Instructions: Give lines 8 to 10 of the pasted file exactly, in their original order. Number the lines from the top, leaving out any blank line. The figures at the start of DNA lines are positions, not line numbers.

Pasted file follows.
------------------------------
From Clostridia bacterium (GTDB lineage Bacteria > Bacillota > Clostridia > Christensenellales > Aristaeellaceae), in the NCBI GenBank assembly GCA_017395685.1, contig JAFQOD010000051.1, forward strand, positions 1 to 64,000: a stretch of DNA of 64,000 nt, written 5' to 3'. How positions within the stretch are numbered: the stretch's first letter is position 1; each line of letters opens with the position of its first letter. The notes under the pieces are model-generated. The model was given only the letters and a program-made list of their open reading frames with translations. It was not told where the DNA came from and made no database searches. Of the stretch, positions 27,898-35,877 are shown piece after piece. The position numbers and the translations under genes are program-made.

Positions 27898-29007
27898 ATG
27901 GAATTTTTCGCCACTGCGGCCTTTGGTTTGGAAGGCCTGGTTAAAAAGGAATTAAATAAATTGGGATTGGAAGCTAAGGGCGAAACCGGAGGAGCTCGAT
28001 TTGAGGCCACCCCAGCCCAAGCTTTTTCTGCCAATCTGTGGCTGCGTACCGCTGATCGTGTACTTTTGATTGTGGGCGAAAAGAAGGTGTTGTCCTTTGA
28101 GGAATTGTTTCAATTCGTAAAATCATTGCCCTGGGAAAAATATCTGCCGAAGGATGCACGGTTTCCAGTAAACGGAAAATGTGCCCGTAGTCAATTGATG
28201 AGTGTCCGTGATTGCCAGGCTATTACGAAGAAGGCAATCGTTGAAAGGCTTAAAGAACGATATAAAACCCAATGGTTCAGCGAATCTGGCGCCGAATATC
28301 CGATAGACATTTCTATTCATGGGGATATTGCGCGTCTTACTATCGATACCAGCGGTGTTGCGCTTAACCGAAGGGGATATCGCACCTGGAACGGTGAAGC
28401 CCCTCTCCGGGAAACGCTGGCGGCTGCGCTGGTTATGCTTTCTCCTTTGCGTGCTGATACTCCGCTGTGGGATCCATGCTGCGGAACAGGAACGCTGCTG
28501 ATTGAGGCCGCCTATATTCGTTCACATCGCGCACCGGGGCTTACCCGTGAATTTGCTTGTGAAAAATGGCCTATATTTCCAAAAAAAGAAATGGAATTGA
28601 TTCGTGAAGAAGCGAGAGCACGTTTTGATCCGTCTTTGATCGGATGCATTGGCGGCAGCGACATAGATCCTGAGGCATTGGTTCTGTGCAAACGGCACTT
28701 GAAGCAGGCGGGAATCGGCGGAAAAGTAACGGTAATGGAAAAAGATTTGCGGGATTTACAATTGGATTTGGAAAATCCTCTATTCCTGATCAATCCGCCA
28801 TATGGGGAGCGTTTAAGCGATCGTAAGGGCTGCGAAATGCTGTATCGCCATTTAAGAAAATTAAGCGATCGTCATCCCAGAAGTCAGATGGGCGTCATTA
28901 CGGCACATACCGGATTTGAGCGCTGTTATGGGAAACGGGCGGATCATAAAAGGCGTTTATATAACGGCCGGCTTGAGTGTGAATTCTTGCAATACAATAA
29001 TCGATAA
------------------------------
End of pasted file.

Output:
28301 CGATAGACATTTCTATTCATGGGGATATTGCGCGTCTTACTATCGATACCAGCGGTGTTGCGCTTAACCGAAGGGGATATCGCACCTGGAACGGTGAAGC
28401 CCCTCTCCGGGAAACGCTGGCGGCTGCGCTGGTTATGCTTTCTCCTTTGCGTGCTGATACTCCGCTGTGGGATCCATGCTGCGGAACAGGAACGCTGCTG
28501 ATTGAGGCCGCCTATATTCGTTCACATCGCGCACCGGGGCTTACCCGTGAATTTGCTTGTGAAAAATGGCCTATATTTCCAAAAAAAGAAATGGAATTGA